: Any genes in user?s list are NOT mapped to any of the functional groups, i.e. orphan genes or irrelevant genes. The possible reasons are: 1. it does not have relationship with any of other genes above similarity threshold. 2.  it has relationship with a few other genes. But they do not have enough members to form a functional group based on minimum final cluster members. 3. False negative. We know our current algorithm could have up to 2% false negative rate. If you believe it happens to your list, please report to us.
Enriched Term in Group (T):
It submits the gene members in the group to our functional annotation engine. The result of DAVID chart report tries to highlight the most likely biology associated with the group.

2-D View:
It allows user to see gene members and their associated annotation term in a heatmap type of view so that user can further explore the gene-gene and term-term relationships within a group.  The terms displayed in the map have to pass the term frequency setting in option session, i.e. 50% of gene associates it as default.

Group Enrichment Score:
It ranks the biological significance of gene groups based on overall EASE scores of all enriched annotation terms.  In another words, step 1, run user's gene list with DAVID functional annotation chart to get p-value(EASE score) for each enriched annotation terms; step 2, calculate geometric mean of EASE scores of those terms involved in this gene group.

Search Related Genes (RG):
It summarizes the common (consensus) annotation term profile of the functional group based on term frequency and ask the question ? which other genes have similar annotation terms profile??. The function allows user to search within user?s list or defined genomes, e.g. homo sapiens.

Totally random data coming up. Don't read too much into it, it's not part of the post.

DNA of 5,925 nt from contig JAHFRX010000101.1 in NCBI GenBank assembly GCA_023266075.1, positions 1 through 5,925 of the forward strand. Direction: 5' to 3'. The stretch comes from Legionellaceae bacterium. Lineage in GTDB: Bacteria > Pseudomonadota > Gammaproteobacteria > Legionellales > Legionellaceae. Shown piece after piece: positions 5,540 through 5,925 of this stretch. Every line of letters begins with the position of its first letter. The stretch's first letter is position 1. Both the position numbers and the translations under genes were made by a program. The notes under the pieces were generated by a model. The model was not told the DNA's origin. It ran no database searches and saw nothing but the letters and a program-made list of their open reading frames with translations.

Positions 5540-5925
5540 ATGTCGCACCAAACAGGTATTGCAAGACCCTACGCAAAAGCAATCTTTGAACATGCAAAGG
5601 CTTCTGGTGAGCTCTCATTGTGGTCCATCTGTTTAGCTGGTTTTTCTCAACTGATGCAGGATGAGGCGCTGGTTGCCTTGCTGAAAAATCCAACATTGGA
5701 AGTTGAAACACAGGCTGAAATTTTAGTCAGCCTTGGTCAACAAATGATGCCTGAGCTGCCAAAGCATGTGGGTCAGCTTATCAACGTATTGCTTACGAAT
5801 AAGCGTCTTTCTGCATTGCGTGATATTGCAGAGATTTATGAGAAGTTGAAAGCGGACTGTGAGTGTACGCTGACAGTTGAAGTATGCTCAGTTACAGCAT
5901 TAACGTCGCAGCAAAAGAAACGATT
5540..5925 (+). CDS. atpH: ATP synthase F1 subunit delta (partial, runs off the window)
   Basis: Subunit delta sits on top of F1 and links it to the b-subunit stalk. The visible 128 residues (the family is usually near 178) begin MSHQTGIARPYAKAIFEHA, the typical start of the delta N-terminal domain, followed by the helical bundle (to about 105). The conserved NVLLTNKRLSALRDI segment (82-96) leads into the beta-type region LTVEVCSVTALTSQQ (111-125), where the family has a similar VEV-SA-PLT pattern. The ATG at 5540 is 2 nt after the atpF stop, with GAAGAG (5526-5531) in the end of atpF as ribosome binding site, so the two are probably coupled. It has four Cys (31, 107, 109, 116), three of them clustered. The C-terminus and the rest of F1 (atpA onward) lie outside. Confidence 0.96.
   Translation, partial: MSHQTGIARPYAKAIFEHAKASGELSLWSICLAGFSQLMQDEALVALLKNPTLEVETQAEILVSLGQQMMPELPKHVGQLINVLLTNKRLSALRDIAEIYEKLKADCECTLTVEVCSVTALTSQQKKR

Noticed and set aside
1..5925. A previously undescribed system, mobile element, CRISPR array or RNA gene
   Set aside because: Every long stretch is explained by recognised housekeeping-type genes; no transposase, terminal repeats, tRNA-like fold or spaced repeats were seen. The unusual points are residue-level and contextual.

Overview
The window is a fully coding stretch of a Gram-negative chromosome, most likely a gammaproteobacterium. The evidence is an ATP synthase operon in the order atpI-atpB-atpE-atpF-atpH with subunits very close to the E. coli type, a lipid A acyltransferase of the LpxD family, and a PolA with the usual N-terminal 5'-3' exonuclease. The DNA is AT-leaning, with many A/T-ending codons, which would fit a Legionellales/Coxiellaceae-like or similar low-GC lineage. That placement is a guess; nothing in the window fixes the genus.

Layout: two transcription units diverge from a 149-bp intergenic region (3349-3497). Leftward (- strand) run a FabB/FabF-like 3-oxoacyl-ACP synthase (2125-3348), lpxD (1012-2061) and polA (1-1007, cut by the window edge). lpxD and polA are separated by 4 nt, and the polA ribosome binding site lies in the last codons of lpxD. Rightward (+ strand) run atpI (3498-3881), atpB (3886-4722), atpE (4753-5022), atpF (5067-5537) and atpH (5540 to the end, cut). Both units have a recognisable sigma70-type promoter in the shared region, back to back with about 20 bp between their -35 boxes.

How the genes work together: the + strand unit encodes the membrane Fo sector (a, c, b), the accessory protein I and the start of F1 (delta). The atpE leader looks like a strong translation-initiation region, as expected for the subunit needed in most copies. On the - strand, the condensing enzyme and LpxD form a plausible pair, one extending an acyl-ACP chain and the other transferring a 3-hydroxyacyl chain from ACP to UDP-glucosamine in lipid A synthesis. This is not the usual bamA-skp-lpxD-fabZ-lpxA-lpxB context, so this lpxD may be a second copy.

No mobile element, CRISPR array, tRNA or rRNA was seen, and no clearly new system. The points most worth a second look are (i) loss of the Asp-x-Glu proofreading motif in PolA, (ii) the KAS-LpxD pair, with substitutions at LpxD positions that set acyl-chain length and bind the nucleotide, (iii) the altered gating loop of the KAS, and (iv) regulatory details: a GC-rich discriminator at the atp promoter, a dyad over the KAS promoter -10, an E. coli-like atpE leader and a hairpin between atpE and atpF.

2-D View ( ):
It allows users to exam the common and difference of annotations cross the group gene members. See 2-D session for more details.



 
top
5. View Gene-Annotation Association on 2-D View



top
6. Heuristic Multiple Linkage Clustering

We developed a novel heuristic partitioning procedure that allows an object (gene) to participate in more than one cluster. The use of this method in grouping related genes better reflects the nature of biology in that a given gene may be associated with more than one functional group of genes. Two additional advancements included in this algorithm are: 1) the automatic determination of the optimal numbers of clusters (K), and 2) the exclusion of members (genes) that have weak relationships to other members.  Users are permitted to change default parameters to set cluster membership similarity stringencies.  Fuzzy Heuristic Partitioning of a gene list yields high quality clusters of highly related genes, with some genes participating in more than one function cluster.
Algorithm:
o Fuzzy seeding by allowing each gene to serve as a medoid (# neighbor > 4 && cross relevance > 50%)
o Merge seeding clusters by multiple linkage
o Repeat 2 until no more merge needed


Figure: Graphic illustration of the heuristic fuzzy partition algorithm. A. Hypothetically each element (gene) can be positioned in a virtual two-dimensional space based on its characters (annotation terms). The distance represents the degree of relationship (kappa score) among the genes. B. Any gene has a chance as a medoid to form an initial seeding group. Only the initial groups with enough closely related members (e.g. members >3 & kappa score >= 0.4) are qualified (solid circle). Conversely, unqualified ones are in dash circles. Importantly, the genes not covered by any qualified initial seeding group are considered as outliers (gray color) which are carried along, but not to participate in next steps.  C. Every qualified initial seeding group is iteratively merged with each other to form a larger group based on the multi-linkage rule, i.e. sharing 50% or more of memberships, until all secondary clusters (thicker oval) are stable. D. Finally, three final groups (thicker oval) are formed because they can no longer be merged with any other group. One gene (in red) belonging to two groups represents the fuzziness capability of the algorithm. And outliers (in gray) are removed for clearer presentation.

An hyperthetical step-by-step example: example.doc
 
top

Last Edit:  Jan. 2007







 Please cite Nature Protocols 2009; 4(1):44 & Nucleic Acids Res. 2009;37(1):1 within any publication that makes use of any methods inspired by DAVID.
                          

        

                 
Term of Service | Contact Us | Site Map